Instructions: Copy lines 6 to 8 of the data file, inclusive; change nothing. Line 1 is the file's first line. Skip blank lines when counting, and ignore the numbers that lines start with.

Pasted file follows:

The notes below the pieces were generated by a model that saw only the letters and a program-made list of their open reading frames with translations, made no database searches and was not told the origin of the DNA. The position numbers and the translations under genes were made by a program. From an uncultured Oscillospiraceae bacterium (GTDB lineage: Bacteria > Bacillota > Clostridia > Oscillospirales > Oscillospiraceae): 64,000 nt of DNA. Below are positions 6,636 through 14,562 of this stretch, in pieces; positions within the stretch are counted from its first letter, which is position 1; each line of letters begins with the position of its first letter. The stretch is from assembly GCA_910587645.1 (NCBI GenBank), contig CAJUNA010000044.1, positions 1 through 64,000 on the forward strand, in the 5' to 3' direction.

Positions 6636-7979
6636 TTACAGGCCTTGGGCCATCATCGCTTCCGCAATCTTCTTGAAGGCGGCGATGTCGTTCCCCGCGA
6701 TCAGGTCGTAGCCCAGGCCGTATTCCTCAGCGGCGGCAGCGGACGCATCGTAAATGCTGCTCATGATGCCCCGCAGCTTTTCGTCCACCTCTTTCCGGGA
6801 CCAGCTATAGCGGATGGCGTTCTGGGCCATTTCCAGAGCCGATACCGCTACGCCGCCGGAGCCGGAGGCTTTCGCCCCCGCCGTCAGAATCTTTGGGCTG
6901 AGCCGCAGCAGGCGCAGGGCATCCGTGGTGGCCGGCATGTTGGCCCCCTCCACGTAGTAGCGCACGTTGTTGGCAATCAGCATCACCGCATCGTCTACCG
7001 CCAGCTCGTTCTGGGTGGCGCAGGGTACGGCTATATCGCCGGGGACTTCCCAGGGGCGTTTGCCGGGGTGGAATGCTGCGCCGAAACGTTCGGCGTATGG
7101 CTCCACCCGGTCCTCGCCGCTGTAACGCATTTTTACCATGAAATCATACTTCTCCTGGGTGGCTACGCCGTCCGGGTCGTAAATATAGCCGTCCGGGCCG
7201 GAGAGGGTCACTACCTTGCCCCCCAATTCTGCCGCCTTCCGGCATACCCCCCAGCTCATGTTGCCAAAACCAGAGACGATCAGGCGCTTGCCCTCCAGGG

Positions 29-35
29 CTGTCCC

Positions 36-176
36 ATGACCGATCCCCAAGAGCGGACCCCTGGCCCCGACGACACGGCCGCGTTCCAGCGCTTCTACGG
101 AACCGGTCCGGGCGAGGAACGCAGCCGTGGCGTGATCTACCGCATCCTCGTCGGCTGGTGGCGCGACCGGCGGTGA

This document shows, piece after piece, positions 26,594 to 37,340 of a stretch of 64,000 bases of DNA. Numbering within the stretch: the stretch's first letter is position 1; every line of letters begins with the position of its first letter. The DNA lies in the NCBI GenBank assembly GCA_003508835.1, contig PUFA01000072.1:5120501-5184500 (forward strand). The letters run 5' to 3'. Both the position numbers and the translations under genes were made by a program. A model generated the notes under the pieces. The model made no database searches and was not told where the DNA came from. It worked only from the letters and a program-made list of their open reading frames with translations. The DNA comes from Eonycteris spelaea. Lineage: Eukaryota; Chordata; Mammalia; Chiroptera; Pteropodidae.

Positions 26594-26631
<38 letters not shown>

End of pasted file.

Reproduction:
6901 AGCCGCAGCAGGCGCAGGGCATCCGTGGTGGCCGGCATGTTGGCCCCCTCCACGTAGTAGCGCACGTTGTTGGCAATCAGCATCACCGCATCGTCTACCG
7001 CCAGCTCGTTCTGGGTGGCGCAGGGTACGGCTATATCGCCGGGGACTTCCCAGGGGCGTTTGCCGGGGTGGAATGCTGCGCCGAAACGTTCGGCGTATGG
7101 CTCCACCCGGTCCTCGCCGCTGTAACGCATTTTTACCATGAAATCATACTTCTCCTGGGTGGCTACGCCGTCCGGGTCGTAAATATAGCCGTCCGGGCCG